I agree that for clarity it would be a good idea to name events unrelated to Eurofurence e.V. differently (either entirely or EuroFurence east/west, north/south, spring/summer/autumn/winter or whatever you like), but legally I would see no problem with using the same name. Nobody can trademark (service mark, whatever - yet another question would be according to which country's legislation ....) something that has been in use previously by others for the same purpose.
Clarification regarding capitalization:
*EuroFurence = convention started 1995 by Tes-Tui-H'ar and unci
*Eurofurence e.V. = organisation currently holding the event
*eurofurence = typeface family designed for use at EuroFurence by unci
Not sure when the capital F was dropped, I guess that can be researched on the websites.
*fluff* - Unci 11:09, 16 Nov 2005 (UTC)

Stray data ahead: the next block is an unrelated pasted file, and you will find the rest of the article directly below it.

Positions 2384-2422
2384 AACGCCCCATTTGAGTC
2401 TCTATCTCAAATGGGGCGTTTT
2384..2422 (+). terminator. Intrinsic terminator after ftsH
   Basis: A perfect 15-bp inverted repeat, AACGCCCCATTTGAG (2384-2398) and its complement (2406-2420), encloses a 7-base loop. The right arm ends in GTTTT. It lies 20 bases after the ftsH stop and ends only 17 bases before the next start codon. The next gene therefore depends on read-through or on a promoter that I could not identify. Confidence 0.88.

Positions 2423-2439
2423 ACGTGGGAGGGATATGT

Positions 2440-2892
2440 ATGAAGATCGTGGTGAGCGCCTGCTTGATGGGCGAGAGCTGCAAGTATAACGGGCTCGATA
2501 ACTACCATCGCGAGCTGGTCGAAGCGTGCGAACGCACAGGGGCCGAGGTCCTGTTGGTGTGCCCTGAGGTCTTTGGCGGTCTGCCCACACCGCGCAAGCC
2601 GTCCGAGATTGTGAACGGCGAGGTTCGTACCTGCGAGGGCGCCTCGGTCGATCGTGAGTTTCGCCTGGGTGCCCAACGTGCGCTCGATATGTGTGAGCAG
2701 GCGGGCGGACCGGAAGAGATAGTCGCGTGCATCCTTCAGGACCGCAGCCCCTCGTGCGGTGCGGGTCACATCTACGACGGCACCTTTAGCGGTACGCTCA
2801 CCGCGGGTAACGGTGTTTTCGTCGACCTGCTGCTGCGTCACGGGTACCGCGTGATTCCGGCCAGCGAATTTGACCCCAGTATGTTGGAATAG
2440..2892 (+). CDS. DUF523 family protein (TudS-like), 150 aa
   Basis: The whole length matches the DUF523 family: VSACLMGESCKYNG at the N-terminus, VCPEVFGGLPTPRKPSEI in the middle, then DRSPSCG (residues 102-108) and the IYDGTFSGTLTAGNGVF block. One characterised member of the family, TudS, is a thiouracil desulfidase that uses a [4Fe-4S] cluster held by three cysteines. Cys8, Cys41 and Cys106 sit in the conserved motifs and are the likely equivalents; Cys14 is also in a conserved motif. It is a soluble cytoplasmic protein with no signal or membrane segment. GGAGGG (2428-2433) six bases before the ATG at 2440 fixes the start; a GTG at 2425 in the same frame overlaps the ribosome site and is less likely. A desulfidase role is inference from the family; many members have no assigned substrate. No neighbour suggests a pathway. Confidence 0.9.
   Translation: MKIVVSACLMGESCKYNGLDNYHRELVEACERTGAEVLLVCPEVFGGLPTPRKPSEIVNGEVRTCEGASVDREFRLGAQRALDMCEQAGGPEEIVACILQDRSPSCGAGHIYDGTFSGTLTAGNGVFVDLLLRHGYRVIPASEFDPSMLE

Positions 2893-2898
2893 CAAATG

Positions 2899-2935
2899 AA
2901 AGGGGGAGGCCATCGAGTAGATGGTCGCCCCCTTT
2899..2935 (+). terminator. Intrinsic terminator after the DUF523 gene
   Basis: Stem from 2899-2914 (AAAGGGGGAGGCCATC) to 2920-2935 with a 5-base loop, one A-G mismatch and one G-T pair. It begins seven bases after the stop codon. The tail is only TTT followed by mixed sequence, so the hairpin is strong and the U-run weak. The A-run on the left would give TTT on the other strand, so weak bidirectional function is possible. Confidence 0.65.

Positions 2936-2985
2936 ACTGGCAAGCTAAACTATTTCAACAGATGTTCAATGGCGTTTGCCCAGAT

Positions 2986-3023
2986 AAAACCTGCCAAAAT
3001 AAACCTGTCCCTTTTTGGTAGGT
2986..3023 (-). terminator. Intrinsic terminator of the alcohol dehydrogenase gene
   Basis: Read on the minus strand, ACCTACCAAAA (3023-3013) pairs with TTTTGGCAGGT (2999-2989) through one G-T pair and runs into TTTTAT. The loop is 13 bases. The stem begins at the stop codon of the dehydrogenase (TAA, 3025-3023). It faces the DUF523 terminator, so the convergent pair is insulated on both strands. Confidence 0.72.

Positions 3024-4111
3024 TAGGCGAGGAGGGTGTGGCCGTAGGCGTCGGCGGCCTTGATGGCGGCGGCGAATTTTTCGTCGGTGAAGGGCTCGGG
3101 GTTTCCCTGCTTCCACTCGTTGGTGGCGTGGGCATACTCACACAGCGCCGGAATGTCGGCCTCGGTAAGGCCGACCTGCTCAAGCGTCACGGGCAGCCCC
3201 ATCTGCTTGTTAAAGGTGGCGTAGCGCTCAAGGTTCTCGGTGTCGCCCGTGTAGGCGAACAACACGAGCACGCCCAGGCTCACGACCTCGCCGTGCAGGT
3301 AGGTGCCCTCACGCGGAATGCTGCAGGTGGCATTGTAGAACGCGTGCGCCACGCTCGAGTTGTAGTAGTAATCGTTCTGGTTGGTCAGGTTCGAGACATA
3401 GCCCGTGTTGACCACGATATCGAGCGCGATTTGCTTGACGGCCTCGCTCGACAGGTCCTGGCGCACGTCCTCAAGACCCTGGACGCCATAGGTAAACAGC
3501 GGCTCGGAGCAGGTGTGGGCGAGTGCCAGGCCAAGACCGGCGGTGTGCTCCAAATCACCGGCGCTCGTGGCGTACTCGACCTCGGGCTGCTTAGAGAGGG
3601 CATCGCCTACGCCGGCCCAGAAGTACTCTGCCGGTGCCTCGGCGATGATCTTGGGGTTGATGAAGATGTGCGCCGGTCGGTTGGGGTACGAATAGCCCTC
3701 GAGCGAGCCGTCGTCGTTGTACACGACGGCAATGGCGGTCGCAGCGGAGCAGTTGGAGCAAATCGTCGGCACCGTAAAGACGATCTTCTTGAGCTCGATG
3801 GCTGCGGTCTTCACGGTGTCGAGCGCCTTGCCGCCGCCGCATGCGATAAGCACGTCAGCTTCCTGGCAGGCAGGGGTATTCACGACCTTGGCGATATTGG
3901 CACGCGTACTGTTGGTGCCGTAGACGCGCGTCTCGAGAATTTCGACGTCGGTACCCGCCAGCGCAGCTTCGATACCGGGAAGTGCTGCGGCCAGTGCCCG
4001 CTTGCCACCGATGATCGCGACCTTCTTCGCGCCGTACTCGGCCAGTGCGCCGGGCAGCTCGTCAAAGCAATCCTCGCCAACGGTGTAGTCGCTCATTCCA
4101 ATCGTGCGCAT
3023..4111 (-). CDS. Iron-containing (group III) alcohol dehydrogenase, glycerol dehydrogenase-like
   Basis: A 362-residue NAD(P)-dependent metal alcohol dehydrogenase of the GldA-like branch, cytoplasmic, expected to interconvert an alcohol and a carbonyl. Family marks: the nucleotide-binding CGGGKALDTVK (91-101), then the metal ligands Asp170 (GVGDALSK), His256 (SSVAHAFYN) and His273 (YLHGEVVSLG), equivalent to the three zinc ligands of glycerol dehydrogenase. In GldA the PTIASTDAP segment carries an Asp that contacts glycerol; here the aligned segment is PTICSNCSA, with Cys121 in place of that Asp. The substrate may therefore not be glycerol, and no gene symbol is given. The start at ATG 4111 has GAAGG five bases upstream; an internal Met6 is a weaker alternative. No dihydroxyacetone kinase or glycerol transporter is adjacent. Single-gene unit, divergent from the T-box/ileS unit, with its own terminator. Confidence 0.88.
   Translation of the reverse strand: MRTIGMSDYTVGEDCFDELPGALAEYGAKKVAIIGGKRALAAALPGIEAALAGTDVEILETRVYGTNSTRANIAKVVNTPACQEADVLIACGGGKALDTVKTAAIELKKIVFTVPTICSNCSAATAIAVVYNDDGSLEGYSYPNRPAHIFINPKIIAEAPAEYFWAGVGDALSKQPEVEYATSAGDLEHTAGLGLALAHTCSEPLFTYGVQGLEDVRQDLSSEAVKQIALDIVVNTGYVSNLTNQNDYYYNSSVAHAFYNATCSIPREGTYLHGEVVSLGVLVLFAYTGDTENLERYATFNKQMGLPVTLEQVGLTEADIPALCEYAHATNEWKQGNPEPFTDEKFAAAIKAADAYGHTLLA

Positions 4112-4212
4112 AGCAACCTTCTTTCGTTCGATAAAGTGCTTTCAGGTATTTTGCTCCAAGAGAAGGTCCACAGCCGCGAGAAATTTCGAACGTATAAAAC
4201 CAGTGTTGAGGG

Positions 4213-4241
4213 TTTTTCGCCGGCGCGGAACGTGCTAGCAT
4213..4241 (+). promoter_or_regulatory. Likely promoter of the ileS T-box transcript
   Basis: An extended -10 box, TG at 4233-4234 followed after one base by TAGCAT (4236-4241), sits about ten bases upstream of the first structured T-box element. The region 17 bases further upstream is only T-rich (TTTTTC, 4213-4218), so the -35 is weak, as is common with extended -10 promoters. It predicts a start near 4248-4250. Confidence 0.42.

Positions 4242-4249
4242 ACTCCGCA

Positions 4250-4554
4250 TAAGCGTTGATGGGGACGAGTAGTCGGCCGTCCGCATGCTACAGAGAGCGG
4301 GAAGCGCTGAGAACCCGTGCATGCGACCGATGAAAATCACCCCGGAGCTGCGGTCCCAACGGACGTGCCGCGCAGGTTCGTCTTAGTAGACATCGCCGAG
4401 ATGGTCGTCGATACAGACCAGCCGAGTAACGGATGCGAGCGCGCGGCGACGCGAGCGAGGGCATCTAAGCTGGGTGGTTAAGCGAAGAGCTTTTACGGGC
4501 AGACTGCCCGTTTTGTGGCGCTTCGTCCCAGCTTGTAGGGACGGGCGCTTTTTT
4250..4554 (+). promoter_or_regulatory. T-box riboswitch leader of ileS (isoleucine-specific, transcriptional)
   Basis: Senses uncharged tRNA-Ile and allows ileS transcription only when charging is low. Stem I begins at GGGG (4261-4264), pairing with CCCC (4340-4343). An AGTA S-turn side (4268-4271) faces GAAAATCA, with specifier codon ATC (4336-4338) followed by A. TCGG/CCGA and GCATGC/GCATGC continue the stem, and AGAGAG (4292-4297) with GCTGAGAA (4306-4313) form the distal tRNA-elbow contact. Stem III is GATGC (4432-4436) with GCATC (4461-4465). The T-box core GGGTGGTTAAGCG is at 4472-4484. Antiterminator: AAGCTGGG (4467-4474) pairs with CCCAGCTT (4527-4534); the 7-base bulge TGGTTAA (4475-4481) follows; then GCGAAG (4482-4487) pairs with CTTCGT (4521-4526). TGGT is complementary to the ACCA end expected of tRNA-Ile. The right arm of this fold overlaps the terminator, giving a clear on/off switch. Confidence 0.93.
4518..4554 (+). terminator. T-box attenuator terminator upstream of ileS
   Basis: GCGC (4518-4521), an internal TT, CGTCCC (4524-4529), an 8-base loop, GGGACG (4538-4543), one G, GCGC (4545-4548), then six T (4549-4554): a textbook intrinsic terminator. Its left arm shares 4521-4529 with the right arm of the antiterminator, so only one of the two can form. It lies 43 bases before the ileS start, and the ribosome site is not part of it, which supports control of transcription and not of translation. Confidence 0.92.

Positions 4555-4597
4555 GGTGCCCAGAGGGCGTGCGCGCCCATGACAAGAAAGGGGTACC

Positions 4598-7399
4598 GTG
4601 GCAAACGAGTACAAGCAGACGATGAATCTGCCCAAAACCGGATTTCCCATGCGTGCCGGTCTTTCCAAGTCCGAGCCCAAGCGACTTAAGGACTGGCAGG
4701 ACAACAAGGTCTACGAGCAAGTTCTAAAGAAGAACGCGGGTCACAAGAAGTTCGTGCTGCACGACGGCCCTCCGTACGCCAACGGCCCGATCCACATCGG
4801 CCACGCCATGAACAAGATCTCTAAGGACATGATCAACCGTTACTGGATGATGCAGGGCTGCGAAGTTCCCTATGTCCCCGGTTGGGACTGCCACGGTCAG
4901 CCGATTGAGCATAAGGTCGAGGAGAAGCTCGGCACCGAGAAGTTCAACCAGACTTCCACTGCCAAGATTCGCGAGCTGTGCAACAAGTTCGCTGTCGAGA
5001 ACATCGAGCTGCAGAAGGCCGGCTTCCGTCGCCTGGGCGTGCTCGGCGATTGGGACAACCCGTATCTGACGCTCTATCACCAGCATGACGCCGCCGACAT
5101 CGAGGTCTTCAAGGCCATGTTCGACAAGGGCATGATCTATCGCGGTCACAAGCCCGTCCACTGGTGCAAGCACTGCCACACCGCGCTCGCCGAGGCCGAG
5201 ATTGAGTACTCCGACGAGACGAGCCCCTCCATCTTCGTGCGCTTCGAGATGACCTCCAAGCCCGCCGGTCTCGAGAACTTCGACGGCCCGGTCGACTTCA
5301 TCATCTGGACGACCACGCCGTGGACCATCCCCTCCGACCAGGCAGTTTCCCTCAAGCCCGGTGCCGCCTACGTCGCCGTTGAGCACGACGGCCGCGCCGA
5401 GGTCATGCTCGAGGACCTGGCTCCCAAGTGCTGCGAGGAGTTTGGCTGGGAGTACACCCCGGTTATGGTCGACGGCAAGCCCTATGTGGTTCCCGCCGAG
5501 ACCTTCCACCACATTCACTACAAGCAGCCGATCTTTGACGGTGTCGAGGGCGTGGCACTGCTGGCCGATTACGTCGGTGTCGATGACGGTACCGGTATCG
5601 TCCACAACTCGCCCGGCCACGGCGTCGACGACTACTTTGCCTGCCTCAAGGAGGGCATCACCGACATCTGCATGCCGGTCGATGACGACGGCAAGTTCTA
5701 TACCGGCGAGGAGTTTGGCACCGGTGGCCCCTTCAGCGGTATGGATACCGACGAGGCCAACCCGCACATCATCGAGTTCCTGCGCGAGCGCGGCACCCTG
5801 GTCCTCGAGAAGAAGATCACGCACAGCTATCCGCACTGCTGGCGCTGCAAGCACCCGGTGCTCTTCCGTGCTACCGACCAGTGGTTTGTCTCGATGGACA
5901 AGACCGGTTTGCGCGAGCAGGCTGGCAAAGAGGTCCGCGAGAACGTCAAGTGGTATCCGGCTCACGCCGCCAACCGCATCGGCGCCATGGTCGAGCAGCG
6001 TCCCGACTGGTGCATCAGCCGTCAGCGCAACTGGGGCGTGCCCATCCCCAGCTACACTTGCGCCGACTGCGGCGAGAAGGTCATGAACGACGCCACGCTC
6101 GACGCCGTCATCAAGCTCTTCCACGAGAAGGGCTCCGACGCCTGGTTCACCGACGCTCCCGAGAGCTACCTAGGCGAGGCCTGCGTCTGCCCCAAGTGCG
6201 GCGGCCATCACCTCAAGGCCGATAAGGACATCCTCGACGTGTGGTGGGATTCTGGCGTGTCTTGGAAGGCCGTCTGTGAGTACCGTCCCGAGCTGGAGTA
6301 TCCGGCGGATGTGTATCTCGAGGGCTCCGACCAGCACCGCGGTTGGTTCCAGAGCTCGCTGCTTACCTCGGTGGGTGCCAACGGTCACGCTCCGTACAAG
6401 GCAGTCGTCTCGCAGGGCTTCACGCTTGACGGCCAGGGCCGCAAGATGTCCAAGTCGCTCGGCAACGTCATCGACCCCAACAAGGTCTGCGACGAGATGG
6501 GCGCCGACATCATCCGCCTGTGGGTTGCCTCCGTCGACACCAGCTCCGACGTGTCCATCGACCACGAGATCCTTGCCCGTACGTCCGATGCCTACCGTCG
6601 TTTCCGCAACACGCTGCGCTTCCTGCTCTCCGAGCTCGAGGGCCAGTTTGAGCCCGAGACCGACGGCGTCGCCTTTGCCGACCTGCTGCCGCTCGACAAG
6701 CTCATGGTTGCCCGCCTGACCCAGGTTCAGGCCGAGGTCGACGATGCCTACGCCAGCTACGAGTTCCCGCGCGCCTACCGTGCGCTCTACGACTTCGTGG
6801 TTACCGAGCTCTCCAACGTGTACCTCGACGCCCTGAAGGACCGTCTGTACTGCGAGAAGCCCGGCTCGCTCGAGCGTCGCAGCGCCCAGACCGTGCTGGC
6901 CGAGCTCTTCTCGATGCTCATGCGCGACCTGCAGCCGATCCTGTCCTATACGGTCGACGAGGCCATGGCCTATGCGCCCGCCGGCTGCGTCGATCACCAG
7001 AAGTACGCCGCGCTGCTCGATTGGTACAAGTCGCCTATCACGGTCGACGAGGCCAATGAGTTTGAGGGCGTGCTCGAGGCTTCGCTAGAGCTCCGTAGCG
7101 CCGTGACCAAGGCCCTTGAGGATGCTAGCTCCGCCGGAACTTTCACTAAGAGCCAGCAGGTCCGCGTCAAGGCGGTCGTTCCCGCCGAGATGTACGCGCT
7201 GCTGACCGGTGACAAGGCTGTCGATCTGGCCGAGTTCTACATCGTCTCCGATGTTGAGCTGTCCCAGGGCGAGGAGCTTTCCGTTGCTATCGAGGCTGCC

Well, someone involved with the creation did not NEED to give us the exclusive right to use the name, because they never had it. You're confusing copyright with trademarks. (Urheberrecht vs. Namensrecht). Ask a lawyer. Your implications about names are not correct. Since the Eurofurence e.V. has been registered with the Vereinsregister, nobody has the right to use the name Eurofurence for anything that collides with the activities of the organisation any more. And even if that were not the case, you'd have a hard time convincing a judge that you still have any legitimate interest in the name of a construct that you've abandoned 10 years ago, and which has since then been carried on by precisely those people who later chose to officially register it.